In 2010, a new treatment became the standard of care for newborns who are born at least 36 weeks into pregnancy with moderate to severe brain damage. This type of birth injury is known as hypoxic-ischemic encephalopathy (HIE) or neonatal encephalopathy.
Based on years of research, the standard of care now requires OB/GYN physicians, pediatricians, and nursing staff to use therapeutic hypothermia, which has been shown to slow the rate of brain swelling and decrease brain damage in newborns with HIE.
Therapeutic hypothermia is a type of deliberate cooling, often using a cooling blanket, to lower the newborn’s body temperature to a range of 33-35° C for 72 hours.
Failure to order therapeutic hypothermia
While cold therapy for newborns with birth-related brain injuries has shown much promise, there are still instances where physicians fail to order it, even though a baby meets the criteria. The standard of care dictates that when a baby’s brain has been injured by a lack of oxygen, the doctors and nurses should start therapeutic hypothermia as soon as possible, but certainly within six hours of birth.
Evaluating long-term effects
When a baby is born with HIE, cerebral palsy, or any type of brain injury, a top-rated, experienced medical malpractice and birth injury lawyer can help you evaluate whether medical errors or negligence were at play.
One of the things that needs to be carefully investigated when therapeutic hypothermia has been provided to a newborn is the effect on MRI imaging.
The medical community has long considered a brain MRI to be the go-to imaging study to provide insight on when a hypoxic or an anoxic (lack of oxygen to the brain) injury occurred and what long-term effects are likely for the child.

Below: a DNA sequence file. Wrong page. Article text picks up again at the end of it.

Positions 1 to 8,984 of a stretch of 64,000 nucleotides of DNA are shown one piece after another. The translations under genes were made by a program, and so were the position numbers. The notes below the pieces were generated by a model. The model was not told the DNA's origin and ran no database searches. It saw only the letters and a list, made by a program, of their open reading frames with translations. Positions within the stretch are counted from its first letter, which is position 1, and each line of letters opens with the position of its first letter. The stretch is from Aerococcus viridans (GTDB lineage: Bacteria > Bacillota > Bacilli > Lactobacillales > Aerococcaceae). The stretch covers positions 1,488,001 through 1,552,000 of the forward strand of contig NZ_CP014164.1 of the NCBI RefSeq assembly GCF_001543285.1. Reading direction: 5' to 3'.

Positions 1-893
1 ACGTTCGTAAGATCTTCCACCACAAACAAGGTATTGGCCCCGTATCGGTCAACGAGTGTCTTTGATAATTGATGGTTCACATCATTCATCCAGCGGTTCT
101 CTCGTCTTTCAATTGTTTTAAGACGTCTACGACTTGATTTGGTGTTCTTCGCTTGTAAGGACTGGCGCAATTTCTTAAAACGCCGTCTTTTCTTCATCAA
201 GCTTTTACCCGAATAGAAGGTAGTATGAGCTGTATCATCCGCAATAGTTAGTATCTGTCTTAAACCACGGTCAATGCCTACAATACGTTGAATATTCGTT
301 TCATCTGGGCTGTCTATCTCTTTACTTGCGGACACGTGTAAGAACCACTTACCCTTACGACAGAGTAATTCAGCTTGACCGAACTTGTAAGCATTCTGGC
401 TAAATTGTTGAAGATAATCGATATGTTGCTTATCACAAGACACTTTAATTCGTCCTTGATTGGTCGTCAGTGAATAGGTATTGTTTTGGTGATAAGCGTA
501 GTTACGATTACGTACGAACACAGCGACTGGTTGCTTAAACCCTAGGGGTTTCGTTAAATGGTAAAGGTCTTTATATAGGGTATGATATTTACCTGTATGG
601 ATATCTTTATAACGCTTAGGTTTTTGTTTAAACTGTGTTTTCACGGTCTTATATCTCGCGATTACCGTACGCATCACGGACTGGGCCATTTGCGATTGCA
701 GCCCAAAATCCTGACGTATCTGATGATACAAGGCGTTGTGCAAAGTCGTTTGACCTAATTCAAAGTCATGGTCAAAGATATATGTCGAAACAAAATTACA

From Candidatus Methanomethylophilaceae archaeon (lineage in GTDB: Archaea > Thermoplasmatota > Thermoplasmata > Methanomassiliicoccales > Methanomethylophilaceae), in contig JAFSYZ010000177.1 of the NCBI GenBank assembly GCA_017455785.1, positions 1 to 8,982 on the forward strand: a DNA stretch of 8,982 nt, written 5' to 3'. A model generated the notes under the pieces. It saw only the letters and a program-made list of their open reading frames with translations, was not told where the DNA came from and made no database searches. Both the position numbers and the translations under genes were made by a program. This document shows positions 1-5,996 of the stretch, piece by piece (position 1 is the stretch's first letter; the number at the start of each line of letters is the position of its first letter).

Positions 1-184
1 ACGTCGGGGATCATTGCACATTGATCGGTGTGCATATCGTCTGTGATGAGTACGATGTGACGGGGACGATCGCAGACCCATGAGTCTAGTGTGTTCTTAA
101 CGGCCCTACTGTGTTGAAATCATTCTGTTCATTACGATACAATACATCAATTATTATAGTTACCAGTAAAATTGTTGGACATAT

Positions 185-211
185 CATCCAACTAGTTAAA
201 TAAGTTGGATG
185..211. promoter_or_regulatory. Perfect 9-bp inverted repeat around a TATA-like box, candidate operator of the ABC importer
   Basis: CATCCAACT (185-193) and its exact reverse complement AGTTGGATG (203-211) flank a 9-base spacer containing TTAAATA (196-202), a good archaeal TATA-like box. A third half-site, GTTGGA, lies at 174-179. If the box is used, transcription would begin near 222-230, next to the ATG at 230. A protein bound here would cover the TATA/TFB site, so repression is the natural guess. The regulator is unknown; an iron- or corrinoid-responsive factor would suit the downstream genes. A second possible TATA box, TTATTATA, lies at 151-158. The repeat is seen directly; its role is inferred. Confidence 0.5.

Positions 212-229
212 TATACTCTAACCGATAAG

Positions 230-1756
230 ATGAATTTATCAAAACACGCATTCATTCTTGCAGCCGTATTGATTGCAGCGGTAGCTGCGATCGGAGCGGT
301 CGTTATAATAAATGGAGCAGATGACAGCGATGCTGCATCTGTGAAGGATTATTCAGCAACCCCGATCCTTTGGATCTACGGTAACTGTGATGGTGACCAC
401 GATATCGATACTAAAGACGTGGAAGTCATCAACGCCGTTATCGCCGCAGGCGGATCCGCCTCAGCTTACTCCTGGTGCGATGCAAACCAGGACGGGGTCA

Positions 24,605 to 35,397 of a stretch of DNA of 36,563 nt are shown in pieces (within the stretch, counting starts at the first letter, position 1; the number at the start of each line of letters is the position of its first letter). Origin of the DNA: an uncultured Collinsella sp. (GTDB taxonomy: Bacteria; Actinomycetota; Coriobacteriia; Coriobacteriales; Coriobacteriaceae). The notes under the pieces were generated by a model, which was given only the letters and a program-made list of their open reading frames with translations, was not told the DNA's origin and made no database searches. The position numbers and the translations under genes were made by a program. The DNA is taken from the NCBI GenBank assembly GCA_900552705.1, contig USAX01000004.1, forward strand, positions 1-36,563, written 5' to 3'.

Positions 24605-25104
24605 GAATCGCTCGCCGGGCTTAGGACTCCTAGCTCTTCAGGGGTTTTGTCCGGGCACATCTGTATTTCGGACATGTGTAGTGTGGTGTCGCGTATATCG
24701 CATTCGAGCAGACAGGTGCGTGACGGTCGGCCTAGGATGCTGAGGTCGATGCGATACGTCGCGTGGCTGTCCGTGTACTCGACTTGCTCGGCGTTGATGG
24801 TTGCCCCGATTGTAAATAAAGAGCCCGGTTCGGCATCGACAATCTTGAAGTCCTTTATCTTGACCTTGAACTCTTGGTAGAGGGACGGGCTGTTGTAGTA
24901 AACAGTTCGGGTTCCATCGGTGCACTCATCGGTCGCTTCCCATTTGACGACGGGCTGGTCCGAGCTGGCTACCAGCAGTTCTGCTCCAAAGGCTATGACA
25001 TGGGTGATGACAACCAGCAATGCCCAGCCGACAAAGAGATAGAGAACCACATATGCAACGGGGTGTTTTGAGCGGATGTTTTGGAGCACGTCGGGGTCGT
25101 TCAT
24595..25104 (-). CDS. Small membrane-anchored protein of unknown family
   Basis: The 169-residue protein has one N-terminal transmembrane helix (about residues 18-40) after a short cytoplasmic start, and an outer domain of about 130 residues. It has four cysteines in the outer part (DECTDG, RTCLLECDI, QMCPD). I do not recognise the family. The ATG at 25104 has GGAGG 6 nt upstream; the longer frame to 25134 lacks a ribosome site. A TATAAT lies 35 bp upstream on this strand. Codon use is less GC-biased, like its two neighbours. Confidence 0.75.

Medical research has shown that cooling therapy or therapeutic hypothermia has an impact on brain imaging, even MRI studies. In other words, they can give false negatives, reflecting a normal brain, even though an injury is present. This is called pseudonormalization, and can mislead some doctors into painting an overly-rosy picture for a baby’s likely long-term outcome.
Experienced medical malpractice attorneys work with highly-trained neural radiologists, who are experts in analyzing and interpreting MRI findings. One study published in a peer-reviewed medical journal found that 26% of newborns with MRI results that were interpreted as normal ended up having abnormal outcomes in neurological development. These could include things like deficits or impairments in motor (movement) function and cognitive (thinking and analytical) areas.
When a newborn has a rough start because of oxygen deprivation, I recommend that parents consult with a top-rated, experienced medical malpractice attorney for advice on whether an investigation is in order. Even if the doctor says that the baby’s MRI or imaging is normal, and there’s no early indication of cerebral palsy or brain injury, cooling therapy can obscure signs of problems that may arise down the road.